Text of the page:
Jim Gilmore, the former governor of Virginia, did not make any major gaffes at the debate. However, I cannot see Republicans coalescing around his campaign because there just didn't seem to be a moment where he shined. Gilmore seemed to be a "me too" candidate who could not stop talking about "his record." He tried to position himself as "the credible conservative," but the problem with this is that almost all of the second tier candidates are trying to do the same thing. I think Gilmore is like the Republicans' Chris Dodd. He may have a record that looks good on paper, but I think he got lost in the shuffle at the debate.

Tommy Thompson was disappointing. Like Jim Gilmore, he happily talked about "his record" and his "1900 vetoes." However, he clumsily handled a question asking if a business should fire a homosexual worker. He tried to hee and haw by saying "it was up to each individual business to decide," but the moderator pinned him down as a "yes." After the debate, Thompson changed his answer to a "no" and blamed his "yes" on "not being able to hear the question." This is the same guy that recently blamed an ethnic joke about Jews on "a persistent cold" and "fatigue." Anyway, I expect him to throw in the towel soon. Why does it seem like so many Republicans with occasionally moderate views are so afraid of angering religious conservatives when it comes to abortion and gay rights?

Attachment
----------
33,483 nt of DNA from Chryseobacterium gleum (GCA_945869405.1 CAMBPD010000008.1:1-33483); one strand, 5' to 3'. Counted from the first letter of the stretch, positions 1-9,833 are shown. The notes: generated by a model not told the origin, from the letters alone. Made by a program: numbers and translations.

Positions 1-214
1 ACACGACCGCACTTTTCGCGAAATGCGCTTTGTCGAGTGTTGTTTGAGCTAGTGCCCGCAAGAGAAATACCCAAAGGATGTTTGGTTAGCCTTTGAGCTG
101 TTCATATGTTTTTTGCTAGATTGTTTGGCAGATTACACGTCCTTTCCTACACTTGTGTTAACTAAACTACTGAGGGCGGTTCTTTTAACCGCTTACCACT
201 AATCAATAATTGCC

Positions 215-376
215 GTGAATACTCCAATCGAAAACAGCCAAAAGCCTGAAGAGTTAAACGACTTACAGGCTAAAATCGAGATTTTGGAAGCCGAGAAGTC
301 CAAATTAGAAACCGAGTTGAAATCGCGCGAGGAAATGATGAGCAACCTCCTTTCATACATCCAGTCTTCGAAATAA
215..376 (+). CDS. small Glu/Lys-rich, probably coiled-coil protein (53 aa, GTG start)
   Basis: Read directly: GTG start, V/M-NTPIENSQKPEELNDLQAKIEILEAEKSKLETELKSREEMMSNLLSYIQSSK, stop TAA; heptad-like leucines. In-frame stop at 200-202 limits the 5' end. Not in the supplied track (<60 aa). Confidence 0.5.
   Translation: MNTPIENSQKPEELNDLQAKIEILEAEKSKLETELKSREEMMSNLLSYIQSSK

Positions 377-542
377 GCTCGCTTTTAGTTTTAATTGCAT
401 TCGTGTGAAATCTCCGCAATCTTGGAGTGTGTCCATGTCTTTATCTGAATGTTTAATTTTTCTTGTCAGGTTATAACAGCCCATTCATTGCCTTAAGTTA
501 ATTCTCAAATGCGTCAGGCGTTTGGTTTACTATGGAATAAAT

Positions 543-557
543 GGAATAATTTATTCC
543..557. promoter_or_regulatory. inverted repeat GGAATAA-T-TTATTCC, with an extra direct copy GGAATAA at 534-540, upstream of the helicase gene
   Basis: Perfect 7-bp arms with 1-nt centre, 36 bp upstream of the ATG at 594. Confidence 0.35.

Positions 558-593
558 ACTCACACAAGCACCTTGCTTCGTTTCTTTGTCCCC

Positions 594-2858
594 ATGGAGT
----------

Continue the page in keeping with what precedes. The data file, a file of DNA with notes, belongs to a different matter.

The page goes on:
Tom Tancredo is not going to be the GOP nominee. He spoke haltingly, seemed confused, and even let Duncan Hunter steal his bread and butter issue of illegal immigration. He also struggled to answer the questions fast enough, thus causing the moderator to cut him off before he could make his points. Looks like Tancredo is going to be a one-issue candidate, but if Hunter continues to steal his thunder, I cannot see any rationale for Tancredo to continue his campaign.